When browsing online or in fashion magazines, don’t simply covet the clothes, pay attention to the styling. You can recreate the magazine looks by loosening up your imagination rather than your purse strings. The compliments of others will be more rewarding than the cheap thrill of bagging another shoddily-made blouse that your colleague two cubicles over also owns in multiple colorways.
Be gender fluid. It’s all the rage. Girls, share with the guys in your life, guys, share with the girls. The lines are becoming increasingly blurry between menswear and womens, and with Gucci and Public School recently announcing they will now show both on one runway, it’s set to intensify. So have at it, sequins for all!
Check Ebay for items from your favorite designer and you could be lucky with an embarrassingly cheap bid to snag a piece that your closet will hinge upon for years. Visit a Salvation Army for outerwear––trench coats that look even more Armani than what he currently sells. Consignment stores are closing down. Help save them as they are a great resource for barely worn designer clothes that, again, no one else will have and, with proper care, will last you a lifetime.
Make Do and Mend. We are in the middle of a crisis and this wartime initiative of darning and patching should again be part of our closet preservation efforts. Don’t throw something away on first impulse. Think: How can I save this? Even better: How can I improve it? Cover a moth hole with a quirky vintage patch from Etsy. Dye clothes that have been stained or marked. Experiment with tie dye for summer. Go to a fabric store and buy a few yards of a print that makes you dream. Then dare to make your own 70s A-line skirt (so Gucci!) following a simple store-bought pattern.
Bring a friend into your closet and see it through their eyes. You’ll be amazed at their reactions to some of your old duds. Have Swap Parties and everyone leaves happy. Don’t covet any of your friends’ clothes? Try Swapdom.com and mooch about among other people’s stuff.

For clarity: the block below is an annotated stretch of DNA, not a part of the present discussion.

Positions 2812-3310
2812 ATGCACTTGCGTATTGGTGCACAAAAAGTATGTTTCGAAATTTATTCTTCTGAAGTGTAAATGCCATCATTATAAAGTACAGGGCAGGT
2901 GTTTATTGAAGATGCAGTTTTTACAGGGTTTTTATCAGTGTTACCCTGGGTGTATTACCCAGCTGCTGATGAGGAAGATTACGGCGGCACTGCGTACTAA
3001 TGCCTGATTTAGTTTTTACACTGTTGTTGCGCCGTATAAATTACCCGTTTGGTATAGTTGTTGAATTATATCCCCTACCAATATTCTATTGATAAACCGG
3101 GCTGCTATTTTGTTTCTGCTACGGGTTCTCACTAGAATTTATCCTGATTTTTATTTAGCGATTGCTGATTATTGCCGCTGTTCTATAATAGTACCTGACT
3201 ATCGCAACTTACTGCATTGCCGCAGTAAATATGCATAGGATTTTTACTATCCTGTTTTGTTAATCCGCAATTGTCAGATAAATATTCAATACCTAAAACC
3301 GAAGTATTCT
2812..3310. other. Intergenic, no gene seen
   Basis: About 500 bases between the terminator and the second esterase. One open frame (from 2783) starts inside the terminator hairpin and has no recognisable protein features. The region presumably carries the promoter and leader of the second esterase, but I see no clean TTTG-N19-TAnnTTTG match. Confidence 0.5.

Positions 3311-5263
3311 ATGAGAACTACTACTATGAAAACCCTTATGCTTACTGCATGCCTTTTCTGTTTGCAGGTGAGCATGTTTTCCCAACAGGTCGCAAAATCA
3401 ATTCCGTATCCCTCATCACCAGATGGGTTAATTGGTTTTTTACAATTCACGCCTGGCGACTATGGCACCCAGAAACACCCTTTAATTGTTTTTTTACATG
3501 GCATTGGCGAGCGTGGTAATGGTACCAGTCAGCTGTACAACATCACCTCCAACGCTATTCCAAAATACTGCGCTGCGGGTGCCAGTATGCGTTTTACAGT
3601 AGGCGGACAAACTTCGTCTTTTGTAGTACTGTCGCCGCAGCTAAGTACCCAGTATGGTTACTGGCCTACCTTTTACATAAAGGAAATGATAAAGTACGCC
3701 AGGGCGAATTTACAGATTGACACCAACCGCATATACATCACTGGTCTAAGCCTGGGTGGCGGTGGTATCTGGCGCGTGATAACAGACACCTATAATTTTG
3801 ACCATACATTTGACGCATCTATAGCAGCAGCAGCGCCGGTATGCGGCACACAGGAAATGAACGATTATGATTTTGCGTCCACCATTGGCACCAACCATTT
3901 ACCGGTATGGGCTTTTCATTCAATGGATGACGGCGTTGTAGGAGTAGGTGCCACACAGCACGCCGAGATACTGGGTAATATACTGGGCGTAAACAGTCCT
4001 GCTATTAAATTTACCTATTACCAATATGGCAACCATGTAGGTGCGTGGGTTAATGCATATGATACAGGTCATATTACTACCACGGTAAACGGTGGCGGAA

We live in an era where we know the price of everything and the value of nothing. There is no excuse for skulking off to the fast fashion giants for a quick fix––or at least, you can, but your conscience will no longer be clear. Expect people to increasingly shame you. Consider your favorite fast fashion brand the drug pusher on the corner you keep paying illicit visits to and examine the possibility that there might be an addictive element to your shopping. If all the headlines on pollution, landfills and loss of human life haven’t left a mark; if you’ve cried through the documentary The True Costyet popped into Joe Fresh on your lunch hour the next day, there may be something deeper at work.
What are you hoping to find among this rack of cheap clothes? I
guarantee what you’re looking for won’t be there.
Put down the blouse and back away slowly.
By contributing guest editor Jackie Mallon, who is on the teaching faculty of several NYC fashion programmes and is the author of Silk for the Feed Dogs, a novel set in the international fashion industry.